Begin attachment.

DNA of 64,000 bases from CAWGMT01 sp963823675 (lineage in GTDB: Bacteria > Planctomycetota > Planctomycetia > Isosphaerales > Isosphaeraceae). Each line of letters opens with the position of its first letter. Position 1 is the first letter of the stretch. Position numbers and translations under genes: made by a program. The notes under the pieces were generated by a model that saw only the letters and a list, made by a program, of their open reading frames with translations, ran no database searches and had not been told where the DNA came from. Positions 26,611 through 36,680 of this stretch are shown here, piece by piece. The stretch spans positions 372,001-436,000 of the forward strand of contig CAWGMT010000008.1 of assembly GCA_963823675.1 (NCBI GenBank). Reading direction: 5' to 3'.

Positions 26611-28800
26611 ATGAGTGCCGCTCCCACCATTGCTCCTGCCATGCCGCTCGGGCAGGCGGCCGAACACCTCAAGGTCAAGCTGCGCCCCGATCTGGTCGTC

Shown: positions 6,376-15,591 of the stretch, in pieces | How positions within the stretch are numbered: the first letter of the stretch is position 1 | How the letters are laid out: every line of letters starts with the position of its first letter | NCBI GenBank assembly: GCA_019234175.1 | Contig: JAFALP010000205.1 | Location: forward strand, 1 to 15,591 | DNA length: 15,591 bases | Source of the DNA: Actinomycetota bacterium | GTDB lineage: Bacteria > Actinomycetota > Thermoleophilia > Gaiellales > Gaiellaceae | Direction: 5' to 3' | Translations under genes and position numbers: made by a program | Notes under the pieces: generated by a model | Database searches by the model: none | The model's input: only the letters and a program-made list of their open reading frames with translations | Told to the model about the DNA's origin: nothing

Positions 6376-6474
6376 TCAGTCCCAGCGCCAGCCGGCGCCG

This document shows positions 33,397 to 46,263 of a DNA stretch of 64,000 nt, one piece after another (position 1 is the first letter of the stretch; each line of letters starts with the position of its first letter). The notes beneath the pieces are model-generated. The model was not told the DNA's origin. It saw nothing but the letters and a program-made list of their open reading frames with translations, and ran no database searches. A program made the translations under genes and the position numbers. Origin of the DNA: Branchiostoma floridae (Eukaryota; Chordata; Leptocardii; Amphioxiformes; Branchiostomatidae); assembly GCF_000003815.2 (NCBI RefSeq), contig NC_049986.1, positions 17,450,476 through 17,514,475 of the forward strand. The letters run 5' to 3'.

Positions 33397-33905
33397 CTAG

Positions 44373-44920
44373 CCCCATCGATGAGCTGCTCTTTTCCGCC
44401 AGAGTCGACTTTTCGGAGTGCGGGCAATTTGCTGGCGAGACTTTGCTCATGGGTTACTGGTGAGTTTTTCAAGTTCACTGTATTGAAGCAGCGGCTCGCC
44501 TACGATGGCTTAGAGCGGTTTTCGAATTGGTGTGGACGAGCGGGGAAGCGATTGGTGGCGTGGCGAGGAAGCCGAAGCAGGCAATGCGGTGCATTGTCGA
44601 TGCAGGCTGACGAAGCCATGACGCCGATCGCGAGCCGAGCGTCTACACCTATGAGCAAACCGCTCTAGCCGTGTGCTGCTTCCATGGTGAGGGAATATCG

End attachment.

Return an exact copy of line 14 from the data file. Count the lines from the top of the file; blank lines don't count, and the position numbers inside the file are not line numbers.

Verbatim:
44601 TGCAGGCTGACGAAGCCATGACGCCGATCGCGAGCCGAGCGTCTACACCTATGAGCAAACCGCTCTAGCCGTGTGCTGCTTCCATGGTGAGGGAATATCG